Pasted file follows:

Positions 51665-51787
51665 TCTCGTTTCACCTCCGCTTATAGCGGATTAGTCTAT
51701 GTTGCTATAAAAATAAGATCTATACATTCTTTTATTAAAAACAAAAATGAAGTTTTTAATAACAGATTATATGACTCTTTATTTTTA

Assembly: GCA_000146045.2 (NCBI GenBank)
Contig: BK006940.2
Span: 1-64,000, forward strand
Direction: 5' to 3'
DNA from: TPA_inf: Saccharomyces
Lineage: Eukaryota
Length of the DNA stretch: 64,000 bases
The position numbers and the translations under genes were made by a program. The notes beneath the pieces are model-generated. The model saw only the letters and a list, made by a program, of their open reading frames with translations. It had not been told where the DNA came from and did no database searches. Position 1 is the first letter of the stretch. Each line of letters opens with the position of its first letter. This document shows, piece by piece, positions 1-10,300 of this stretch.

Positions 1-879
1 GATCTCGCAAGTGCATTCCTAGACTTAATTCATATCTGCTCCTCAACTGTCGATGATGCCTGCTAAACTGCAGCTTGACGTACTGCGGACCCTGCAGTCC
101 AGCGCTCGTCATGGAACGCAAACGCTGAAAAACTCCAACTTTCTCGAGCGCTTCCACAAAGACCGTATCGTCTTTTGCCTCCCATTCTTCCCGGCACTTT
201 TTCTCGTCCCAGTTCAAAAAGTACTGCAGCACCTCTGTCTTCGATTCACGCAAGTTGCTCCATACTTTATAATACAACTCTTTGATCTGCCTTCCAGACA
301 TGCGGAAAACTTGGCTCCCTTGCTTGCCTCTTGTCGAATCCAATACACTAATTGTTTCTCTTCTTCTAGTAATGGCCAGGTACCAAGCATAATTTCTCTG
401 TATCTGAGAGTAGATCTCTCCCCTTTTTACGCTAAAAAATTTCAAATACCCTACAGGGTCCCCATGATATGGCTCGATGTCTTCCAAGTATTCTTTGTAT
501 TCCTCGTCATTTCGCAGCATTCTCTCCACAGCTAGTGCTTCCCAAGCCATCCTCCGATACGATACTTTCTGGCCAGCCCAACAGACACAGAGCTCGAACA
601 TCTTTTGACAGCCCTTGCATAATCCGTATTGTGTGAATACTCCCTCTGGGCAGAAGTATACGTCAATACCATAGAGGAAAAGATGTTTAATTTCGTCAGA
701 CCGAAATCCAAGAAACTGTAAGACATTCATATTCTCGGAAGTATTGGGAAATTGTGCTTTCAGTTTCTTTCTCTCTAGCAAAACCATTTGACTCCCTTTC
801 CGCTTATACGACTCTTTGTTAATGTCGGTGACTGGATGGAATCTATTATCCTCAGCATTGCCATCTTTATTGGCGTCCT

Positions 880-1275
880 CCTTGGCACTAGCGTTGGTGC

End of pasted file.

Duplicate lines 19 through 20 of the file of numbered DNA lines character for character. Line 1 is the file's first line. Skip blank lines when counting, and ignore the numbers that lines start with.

601 TCTTTTGACAGCCCTTGCATAATCCGTATTGTGTGAATACTCCCTCTGGGCAGAAGTATACGTCAATACCATAGAGGAAAAGATGTTTAATTTCGTCAGA
701 CCGAAATCCAAGAAACTGTAAGACATTCATATTCTCGGAAGTATTGGGAAATTGTGCTTTCAGTTTCTTTCTCTCTAGCAAAACCATTTGACTCCCTTTC